Friday, October 14, 2011

The Narrative of Babaylan (part 1) - Atty. Venir Turla Cuyco

It is amazing how a single event could define the trajectory of one’s life. For me, it happened when I was in college, living with three other roommates in a dormitory (Narra Residence Hall) at the University of the Philippines. For looking—admittedly affectionately—at another resident, my roommates became victims of campus violence. Apparently, one of my roommates had a huge crush on said resident. My roommate wanted to see the object of his affection through one of the big glass windows in the latter’s room. The resident reciprocated with violence.

Coming from a part-time job I had at the House of Representatives that time, I tried opening the door to my room but it was locked from the inside. I had to call my roommates’ names several times before a timorous voice asked if I was alone. When I said there was nobody else but me, the door was opened and my roommates quickly dragged me in. Then they immediately pushed a couple of the beds against the door. My initial irritation was quickly replaced with trepidation when I beheld the scene before me.

Shards of broken glass were strewn all over our room—on our beds, study desks, cabinets, chairs, and the floor. They were the remnants of one of my roommates’ wine bottle collection. But more than the broken bottles, I saw how the violence that occurred that day also resulted in breaking my roommates’ spirit. They were crying and shaking with fear as they recounted what happened. Apparently, the resident brought a couple of his fraternity brothers to our room to confront my roommates about the “peeping incident,” and to maul them.

My roommates were threatened with further bodily injury, and even death (“Pag nakita namin kayo sa labas, papatayin namin kayo!”). I had to report the incident to school authorities. I threatened to write a diatribe in the school paper if the administration sweeps the incident under the rug. I pleaded and cajoled the office of students’ affairs to wangle a signed undertaking from the offenders not to harm my roommates again.

But my roommates still wouldn’t get out of our room. They were so convinced that to walk out would mean certain injury, if not death. Their desperation was almost palpable. I had to get the campus police to escort my roommates out of the dormitory. I hailed a cab for my roommates, but they insisted that I go with them to a “safe house” hundreds of miles from the campus. Sighs of relief were audible once we were on our way.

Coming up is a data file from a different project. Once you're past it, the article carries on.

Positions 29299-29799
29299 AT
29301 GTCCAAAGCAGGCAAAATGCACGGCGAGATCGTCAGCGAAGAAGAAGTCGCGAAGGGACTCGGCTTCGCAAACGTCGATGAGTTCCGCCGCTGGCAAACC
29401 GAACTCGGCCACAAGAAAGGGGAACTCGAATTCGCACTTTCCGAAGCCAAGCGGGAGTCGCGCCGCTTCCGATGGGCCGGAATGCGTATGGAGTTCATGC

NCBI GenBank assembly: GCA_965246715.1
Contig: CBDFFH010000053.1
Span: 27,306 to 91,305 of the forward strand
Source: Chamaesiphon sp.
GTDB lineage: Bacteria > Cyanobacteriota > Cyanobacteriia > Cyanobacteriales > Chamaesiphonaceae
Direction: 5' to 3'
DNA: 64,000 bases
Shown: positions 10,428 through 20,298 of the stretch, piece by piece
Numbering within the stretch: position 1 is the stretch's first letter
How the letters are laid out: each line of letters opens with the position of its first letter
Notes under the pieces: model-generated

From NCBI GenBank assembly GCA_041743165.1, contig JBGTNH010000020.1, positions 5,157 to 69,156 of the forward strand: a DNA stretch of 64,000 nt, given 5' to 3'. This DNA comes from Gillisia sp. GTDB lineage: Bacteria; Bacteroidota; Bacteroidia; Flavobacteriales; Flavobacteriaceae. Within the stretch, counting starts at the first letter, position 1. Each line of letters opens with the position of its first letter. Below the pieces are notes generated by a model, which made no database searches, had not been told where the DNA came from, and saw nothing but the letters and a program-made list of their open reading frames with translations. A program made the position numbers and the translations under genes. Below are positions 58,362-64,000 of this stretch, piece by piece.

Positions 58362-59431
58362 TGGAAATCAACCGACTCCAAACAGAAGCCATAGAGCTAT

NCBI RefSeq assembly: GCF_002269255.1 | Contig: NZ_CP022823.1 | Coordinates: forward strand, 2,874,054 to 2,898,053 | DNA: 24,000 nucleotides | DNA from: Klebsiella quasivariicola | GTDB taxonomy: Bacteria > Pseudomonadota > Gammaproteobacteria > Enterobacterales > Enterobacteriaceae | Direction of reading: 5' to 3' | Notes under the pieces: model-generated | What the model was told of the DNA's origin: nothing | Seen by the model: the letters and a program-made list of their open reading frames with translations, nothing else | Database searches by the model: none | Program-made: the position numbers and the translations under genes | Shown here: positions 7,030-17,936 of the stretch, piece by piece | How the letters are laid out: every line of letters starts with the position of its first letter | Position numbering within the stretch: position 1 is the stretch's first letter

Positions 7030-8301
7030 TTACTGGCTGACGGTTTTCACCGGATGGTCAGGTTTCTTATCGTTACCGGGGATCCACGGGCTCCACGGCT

This event, perhaps more than any other experience in college, caused me to become a gay rights advocate. It was also one of the reasons why I wanted to become a lawyer. It didn’t seem right that a person should be subjected to physical and psychological violence because he looked (admittedly with affection) at somebody of the same sex. As I said in a previous blog post, it was in my college dorm where the idea for a lesbian, gay, bisexual, and transgender (LGBT) students’ organization in UP was born. UP Babaylan was, in a sense, a reaction to violence against LGBTs.

I’m not sure if my roommates have already forgiven the resident and his fraternity brothers. From all indications, it appears that they have moved on from this incident. While the incident caused one of them to alter his academic plans, today all of them are successful professionals in their respective fields. But I’m not too sure if I myself have moved on from this incident.

Perhaps it is time to move on. I hope writing about the incident will help me in bidding goodbye to a rancorous memory. I hope my roommates will forgive me for writing about something that they would probably rather forget. I need to forgive the resident and his fraternity brothers for what they did almost two decades ago. But before I can do that, I need to forgive myself for allowing hatred to wallow in my heart all these years.

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